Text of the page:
Chiou JC, et al. (2008) The ribosomal stalk is required for ribosome binding, depurination of the rRNA and cytotoxicity of ricin A chain in Saccharomyces cerevisiae. Mol Microbiol 70(6):1441-52
Abstract: Summary Ribosome inactivating proteins (RIPs) like ricin, pokeweed antiviral protein (PAP) and Shiga-like toxins 1 and 2 (Stx1 and Stx2) share the same substrate, the alpha-sarcin/ricin loop, but differ in their specificities towards prokaryotic and eukaryotic ribosomes. Ricin depurinates the eukaryotic ribosomes more efficiently than the prokaryotic ribosomes, while PAP can depurinate both types of ribosomes. Accumulating evidence suggests that different docking sites on the ribosome might be used by different RIPs, providing a basis for understanding the mechanism underlying their kingdom specificity. Our previous results demonstrated that PAP binds to the ribosomal protein L3 to depurinate the alpha-sarcin/ricin loop and binding of PAP to L3 was critical for its cytotoxicity. Here, we used surface plasmon resonance to demonstrate that ricin toxin A chain (RTA) binds to the P1 and P2 proteins of the ribosomal stalk in Saccharomyces cerevisiae. Ribosomes from the P protein mutants were depurinated less than the wild-type ribosomes when treated with RTA in vitro. Ribosome depurination was reduced when RTA was expressed in the DeltaP1 and DeltaP2 mutants in vivo and these mutants were more resistant to the cytotoxicity of RTA than the wild-type cells. We further show that while RTA, Stx1 and Stx2 have similar requirements for ribosome depurination, PAP has different requirements, providing evidence that the interaction of RIPs with different ribosomal proteins is responsible for their ribosome specificity.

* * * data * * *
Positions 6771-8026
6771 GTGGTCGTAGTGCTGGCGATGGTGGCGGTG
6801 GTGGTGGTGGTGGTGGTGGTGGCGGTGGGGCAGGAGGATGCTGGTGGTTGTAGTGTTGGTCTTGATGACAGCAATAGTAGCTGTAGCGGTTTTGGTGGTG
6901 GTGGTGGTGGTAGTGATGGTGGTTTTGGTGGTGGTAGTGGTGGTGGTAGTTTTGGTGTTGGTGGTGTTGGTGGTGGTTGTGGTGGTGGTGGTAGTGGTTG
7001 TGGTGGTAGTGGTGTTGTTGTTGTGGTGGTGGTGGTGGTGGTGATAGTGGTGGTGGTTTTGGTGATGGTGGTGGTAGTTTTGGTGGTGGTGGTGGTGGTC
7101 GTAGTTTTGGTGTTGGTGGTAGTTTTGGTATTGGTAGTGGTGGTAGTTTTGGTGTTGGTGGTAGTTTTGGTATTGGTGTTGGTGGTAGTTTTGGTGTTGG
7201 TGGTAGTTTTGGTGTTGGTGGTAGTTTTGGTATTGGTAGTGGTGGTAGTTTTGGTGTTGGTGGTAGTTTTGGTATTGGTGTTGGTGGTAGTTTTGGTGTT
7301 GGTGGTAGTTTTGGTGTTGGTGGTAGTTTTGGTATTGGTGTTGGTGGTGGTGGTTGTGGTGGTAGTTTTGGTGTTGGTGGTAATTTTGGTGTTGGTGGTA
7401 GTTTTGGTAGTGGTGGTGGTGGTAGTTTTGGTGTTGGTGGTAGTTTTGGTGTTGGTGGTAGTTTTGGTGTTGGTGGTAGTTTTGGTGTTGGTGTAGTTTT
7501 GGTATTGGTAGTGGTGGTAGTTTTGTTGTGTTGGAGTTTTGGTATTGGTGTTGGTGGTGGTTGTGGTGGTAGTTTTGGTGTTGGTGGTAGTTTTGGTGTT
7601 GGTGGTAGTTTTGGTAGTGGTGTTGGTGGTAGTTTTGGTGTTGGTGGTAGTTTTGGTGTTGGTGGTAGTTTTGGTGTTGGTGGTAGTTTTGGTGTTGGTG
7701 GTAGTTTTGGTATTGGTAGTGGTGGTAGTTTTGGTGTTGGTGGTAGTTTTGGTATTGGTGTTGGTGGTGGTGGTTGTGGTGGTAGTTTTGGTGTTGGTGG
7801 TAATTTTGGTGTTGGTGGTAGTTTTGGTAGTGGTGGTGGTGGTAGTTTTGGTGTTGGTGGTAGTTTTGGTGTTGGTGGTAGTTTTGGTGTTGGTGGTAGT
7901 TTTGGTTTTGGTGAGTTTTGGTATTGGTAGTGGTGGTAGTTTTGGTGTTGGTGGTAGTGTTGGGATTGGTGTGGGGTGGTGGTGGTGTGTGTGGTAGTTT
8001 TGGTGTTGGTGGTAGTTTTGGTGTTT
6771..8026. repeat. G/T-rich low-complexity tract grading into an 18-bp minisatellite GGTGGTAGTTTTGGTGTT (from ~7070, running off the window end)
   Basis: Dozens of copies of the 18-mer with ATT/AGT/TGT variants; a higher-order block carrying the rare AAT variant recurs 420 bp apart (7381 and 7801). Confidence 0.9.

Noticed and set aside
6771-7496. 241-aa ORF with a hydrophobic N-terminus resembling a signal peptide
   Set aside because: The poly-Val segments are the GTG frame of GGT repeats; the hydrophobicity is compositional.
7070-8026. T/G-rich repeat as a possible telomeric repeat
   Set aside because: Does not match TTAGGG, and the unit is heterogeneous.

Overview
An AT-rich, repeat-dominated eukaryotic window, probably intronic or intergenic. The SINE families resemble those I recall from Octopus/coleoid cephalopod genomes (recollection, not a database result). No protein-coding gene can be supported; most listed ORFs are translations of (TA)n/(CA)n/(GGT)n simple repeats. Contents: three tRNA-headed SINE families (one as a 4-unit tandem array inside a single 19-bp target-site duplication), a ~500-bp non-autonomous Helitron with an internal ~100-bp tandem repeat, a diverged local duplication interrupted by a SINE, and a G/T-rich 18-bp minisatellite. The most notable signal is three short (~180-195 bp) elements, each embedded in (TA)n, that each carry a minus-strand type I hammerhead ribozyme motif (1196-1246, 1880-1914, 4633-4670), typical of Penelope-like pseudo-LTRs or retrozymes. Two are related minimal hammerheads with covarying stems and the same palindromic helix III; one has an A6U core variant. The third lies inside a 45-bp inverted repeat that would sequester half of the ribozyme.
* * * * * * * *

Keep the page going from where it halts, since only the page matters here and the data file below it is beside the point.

|Status: Published||Type: Journal Article||PubMed ID: 19019145|
Topics addressed in this paper
Number of different genes curated to this paper: 5
- To find other papers on a gene and topic, click on the colored ball in the appropriate box.
- displays other papers with information about that topic for that gene.
- displays other papers in SGD that are associated with that topic.
The topic is addressed in these papers but does not describe a specific gene or chromosomal feature.
- To go to the Locus page for a gene, click on the gene name.